Back when most people were hailing quality as the definitive source of competitive advantage, George Stalk had another idea: Although cost and quality matter, the real key to success is time.
Stalk, author of Competing Against Time, still thinks so today, as he notes in this excerpt from an interview with Group Editorial Director Mitch Mac Donald.
Q: What distinguishes one company's supply chain from another in terms of competitive advantage?
A: First and foremost is that the CEO has to know he's in charge of the supply chain. The companies doing the best job of competing on the basis of their supply chain are the ones where the guy at the top knows that and everybody who works for him knows that.
Second, people are measured on system performance, not on individual functional performance. Success in a functional silo, like achieving lower transportation costs, is all well and good, but what are the ramifications? Is it causing problems in other parts of the company or hurting the bottom line?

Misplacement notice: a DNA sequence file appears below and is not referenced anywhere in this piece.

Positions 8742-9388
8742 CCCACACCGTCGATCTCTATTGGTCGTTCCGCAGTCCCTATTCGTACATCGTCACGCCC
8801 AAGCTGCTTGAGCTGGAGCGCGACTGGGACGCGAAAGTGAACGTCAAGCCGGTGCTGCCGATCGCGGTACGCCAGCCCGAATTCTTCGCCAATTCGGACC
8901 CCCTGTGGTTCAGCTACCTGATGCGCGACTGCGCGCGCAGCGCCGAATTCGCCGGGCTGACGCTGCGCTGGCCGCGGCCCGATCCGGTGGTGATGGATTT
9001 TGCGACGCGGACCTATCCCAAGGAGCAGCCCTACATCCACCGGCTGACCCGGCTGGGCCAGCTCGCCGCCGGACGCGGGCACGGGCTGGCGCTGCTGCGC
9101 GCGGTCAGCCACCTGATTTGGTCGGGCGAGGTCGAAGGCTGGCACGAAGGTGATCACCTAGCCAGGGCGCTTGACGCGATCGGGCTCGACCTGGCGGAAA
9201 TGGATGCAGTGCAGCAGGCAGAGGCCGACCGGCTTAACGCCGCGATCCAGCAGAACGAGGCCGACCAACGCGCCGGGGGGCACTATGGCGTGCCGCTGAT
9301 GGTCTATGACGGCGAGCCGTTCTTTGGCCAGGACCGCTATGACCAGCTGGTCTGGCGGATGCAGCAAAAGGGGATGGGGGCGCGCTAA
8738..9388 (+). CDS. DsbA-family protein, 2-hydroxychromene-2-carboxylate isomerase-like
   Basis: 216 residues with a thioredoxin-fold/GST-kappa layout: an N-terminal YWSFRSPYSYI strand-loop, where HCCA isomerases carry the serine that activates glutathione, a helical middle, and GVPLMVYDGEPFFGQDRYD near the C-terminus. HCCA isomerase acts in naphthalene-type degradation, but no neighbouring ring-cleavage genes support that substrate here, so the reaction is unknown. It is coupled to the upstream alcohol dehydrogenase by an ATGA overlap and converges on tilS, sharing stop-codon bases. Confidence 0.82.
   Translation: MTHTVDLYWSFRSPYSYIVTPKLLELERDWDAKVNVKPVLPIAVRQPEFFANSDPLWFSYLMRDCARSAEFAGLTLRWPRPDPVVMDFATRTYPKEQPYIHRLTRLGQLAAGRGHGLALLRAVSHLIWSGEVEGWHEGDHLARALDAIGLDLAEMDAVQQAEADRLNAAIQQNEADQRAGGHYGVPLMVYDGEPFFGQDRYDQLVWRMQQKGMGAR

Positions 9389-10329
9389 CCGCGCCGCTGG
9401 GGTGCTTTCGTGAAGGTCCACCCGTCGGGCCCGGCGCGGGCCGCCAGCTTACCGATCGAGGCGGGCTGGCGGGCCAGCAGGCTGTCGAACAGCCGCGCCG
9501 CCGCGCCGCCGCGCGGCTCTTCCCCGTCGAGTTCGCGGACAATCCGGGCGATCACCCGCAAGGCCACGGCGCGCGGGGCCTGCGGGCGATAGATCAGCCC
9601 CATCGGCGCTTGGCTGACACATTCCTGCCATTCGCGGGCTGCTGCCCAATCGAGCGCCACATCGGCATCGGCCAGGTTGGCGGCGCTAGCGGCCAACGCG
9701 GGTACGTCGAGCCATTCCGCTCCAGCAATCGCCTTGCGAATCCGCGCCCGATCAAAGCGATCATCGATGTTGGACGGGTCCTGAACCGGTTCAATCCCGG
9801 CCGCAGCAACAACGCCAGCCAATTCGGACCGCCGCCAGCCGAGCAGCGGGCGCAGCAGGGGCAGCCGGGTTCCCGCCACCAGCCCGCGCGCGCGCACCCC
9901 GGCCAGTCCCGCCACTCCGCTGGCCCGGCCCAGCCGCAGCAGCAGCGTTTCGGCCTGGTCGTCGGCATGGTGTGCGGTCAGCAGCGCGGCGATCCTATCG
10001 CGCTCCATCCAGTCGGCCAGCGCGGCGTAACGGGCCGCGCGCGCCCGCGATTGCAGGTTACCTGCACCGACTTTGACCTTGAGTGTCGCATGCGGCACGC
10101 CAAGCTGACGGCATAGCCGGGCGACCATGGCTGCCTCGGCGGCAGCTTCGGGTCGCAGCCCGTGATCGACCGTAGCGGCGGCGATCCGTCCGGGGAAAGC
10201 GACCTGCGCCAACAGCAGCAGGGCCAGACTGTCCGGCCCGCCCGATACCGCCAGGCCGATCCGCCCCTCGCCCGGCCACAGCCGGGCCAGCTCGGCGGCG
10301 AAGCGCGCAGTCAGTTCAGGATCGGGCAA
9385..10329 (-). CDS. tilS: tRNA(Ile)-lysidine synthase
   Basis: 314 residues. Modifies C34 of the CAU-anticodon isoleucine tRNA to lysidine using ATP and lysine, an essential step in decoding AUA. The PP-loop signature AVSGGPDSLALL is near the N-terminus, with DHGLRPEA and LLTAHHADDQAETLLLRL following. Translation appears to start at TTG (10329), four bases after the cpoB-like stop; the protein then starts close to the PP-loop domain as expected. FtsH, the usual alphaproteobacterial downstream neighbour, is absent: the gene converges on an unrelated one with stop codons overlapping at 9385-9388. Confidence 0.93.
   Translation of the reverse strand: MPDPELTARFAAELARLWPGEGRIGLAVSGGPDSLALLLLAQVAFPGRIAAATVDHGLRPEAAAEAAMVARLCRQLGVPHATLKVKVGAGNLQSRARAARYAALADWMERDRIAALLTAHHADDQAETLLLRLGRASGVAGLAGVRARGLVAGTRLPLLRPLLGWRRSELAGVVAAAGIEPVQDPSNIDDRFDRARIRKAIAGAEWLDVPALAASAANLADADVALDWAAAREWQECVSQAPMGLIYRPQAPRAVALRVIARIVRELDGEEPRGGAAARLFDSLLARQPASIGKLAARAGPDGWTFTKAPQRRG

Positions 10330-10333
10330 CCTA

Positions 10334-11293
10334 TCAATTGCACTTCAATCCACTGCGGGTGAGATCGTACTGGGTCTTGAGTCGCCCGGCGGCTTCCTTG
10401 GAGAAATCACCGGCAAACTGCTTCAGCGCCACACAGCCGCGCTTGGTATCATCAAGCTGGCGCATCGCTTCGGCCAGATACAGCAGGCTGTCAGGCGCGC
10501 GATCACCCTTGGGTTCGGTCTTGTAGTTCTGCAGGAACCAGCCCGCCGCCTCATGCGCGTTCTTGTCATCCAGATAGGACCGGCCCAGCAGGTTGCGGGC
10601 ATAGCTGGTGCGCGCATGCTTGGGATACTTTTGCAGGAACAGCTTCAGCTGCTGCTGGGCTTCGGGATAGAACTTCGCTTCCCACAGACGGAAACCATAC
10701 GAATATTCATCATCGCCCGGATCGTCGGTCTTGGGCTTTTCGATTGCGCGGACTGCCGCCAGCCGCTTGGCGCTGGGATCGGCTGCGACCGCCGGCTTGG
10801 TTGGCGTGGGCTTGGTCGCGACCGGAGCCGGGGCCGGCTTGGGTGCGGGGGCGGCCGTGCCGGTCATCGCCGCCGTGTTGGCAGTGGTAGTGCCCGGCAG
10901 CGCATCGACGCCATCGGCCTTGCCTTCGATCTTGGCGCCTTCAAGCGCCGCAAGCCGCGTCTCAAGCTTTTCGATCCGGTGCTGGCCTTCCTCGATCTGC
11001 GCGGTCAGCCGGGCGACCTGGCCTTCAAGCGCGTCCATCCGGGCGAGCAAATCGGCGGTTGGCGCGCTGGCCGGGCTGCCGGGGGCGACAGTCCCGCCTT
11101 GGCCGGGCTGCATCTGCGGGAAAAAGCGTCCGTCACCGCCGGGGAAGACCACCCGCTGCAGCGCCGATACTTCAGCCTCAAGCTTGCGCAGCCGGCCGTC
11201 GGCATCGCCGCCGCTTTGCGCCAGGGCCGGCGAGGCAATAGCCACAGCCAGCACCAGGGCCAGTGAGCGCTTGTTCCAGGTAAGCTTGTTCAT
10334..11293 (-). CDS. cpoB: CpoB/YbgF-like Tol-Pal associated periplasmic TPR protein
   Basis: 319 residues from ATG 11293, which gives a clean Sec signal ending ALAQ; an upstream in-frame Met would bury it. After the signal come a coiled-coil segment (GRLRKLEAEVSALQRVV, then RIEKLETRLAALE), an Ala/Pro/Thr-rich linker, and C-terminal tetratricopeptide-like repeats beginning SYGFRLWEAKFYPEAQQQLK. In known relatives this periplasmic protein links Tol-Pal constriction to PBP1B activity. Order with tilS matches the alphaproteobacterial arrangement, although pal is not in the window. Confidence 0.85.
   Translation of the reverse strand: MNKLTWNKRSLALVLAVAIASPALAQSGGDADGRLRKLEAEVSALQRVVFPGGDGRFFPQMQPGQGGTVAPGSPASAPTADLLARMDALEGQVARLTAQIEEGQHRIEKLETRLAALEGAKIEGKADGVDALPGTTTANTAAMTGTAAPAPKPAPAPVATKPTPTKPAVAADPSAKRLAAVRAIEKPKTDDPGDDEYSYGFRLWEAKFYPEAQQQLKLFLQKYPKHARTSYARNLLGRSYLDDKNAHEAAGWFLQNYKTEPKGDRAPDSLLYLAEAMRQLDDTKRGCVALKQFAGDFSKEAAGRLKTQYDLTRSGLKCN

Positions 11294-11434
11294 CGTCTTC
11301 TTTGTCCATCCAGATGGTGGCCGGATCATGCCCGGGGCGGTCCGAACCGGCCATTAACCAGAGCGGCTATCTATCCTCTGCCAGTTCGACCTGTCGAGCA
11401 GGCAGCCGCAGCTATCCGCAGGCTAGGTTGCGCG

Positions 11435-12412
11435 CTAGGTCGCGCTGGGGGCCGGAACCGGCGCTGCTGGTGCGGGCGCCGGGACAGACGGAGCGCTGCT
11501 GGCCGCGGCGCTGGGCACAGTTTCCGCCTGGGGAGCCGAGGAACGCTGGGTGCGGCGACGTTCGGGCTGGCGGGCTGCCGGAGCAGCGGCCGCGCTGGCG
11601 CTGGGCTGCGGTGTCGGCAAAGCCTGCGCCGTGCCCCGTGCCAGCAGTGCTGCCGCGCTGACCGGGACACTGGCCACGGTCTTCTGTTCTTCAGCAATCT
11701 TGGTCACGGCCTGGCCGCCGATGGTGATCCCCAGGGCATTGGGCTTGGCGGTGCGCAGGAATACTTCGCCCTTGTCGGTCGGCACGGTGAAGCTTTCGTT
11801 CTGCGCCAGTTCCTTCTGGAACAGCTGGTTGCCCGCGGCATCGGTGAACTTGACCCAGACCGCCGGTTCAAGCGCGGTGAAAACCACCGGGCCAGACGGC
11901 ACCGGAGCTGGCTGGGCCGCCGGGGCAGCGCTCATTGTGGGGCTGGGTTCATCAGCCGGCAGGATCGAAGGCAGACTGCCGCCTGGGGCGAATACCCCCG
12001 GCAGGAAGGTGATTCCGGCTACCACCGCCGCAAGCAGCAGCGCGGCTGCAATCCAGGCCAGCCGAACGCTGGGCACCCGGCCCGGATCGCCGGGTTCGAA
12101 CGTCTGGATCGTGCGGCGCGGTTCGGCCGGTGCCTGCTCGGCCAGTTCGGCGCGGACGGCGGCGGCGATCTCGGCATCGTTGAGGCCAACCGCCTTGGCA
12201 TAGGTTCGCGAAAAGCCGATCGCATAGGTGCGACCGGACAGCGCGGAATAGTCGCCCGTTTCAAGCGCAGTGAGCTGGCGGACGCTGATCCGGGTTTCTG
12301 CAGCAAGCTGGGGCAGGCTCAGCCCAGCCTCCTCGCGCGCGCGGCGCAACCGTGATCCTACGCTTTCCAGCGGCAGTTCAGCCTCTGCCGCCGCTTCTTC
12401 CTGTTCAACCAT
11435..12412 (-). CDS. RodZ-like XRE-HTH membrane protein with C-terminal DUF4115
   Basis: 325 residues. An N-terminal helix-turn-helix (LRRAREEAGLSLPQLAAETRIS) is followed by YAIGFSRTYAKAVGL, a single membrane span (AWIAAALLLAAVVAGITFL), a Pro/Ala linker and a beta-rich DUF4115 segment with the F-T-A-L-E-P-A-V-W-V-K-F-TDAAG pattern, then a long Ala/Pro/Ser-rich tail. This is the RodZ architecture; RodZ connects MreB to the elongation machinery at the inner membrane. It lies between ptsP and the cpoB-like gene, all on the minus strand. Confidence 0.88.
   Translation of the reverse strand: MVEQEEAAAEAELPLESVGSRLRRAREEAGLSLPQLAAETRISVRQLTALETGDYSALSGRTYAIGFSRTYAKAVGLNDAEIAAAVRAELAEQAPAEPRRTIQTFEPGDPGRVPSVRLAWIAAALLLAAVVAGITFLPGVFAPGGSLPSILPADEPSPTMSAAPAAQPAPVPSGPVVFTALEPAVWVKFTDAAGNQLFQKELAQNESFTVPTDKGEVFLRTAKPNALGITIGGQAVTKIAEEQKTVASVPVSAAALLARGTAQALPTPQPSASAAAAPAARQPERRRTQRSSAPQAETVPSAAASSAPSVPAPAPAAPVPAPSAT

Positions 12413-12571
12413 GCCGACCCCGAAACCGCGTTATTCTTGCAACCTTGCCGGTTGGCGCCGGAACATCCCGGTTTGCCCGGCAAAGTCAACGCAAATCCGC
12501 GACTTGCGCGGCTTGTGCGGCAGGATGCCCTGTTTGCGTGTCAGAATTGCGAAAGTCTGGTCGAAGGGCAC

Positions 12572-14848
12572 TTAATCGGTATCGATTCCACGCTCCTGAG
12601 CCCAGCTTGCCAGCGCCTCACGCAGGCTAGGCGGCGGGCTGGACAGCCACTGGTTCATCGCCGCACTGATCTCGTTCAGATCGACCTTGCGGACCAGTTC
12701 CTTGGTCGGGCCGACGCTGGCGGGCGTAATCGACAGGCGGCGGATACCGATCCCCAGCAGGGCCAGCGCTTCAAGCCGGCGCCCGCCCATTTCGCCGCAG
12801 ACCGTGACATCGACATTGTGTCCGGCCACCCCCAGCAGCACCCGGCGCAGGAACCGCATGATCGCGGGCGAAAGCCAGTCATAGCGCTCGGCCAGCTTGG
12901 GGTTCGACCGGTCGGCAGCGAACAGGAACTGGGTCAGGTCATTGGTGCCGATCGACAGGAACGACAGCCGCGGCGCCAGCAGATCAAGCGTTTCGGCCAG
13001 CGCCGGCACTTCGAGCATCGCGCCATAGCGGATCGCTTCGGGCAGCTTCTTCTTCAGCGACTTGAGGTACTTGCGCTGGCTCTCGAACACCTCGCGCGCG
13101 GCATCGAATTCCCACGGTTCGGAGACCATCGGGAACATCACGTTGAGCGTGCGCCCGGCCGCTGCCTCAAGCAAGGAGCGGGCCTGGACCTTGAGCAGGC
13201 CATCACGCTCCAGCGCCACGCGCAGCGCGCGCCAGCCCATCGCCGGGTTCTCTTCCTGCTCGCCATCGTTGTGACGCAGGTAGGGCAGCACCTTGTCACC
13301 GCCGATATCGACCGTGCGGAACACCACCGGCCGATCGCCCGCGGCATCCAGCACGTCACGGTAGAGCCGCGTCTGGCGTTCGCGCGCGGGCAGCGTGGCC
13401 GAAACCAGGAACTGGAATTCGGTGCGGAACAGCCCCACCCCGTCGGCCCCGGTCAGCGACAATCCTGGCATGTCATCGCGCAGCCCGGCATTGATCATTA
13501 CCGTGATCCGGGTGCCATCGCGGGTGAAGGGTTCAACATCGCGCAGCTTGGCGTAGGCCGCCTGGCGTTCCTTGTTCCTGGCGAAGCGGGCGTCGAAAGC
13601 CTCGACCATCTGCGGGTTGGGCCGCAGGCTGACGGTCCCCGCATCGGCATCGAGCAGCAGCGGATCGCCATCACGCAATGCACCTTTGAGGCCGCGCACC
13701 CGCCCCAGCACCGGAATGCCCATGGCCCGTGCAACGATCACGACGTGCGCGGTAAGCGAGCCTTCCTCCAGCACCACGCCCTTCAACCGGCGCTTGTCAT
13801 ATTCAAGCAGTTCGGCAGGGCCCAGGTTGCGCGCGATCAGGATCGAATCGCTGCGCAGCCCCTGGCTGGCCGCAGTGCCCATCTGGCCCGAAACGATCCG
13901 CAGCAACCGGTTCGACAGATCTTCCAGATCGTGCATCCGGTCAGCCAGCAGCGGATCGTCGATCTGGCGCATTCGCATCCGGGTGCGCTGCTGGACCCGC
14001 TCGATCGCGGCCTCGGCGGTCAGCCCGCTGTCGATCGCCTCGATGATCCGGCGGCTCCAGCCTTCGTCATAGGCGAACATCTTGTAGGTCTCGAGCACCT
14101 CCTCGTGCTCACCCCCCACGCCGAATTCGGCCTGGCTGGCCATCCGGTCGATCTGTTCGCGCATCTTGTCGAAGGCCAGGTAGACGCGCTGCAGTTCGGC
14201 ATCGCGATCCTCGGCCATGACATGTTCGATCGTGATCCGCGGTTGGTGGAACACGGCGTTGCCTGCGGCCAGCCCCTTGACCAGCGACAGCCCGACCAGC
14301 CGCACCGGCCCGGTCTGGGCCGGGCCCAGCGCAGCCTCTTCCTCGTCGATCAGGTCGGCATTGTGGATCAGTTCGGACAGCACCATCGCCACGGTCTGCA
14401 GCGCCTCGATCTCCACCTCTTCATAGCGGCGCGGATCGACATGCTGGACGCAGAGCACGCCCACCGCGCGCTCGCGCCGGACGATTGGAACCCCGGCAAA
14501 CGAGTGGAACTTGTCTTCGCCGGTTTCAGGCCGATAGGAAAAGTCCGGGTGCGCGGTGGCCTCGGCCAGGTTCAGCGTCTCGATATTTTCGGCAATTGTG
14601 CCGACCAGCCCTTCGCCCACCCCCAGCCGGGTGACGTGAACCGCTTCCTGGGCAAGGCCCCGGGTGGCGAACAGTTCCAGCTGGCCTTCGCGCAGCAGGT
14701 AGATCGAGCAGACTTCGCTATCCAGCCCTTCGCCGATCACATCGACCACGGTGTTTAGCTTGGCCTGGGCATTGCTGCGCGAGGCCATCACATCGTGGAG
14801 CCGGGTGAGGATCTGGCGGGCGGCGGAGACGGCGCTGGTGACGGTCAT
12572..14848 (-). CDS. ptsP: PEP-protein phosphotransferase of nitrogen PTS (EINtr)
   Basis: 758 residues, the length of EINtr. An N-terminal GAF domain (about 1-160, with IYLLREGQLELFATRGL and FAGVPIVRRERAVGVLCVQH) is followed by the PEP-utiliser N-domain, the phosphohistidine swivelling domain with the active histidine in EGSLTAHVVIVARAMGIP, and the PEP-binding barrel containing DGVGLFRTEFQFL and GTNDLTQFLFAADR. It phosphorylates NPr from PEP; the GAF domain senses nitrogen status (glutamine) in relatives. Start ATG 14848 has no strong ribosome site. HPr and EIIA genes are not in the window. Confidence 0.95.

Third, they understand time and are hell-bent on taking time out of the system. The objective has to be taking time out of all steps in the chain. It might be the hardest part of improving the supply chain because you've got to start changing things—factories, lot sizes, shipment sizes, and so on.
If you give me two companies, both the same size, but one with great merchandise and a lousy supply chain and one with mediocre merchandise and a great supply chain, the one with the … great supply chain will win every time. They can just react faster.
Note: To read the complete interview with George Stalk, which originally appeared in DC Velocity (December 2007), click here.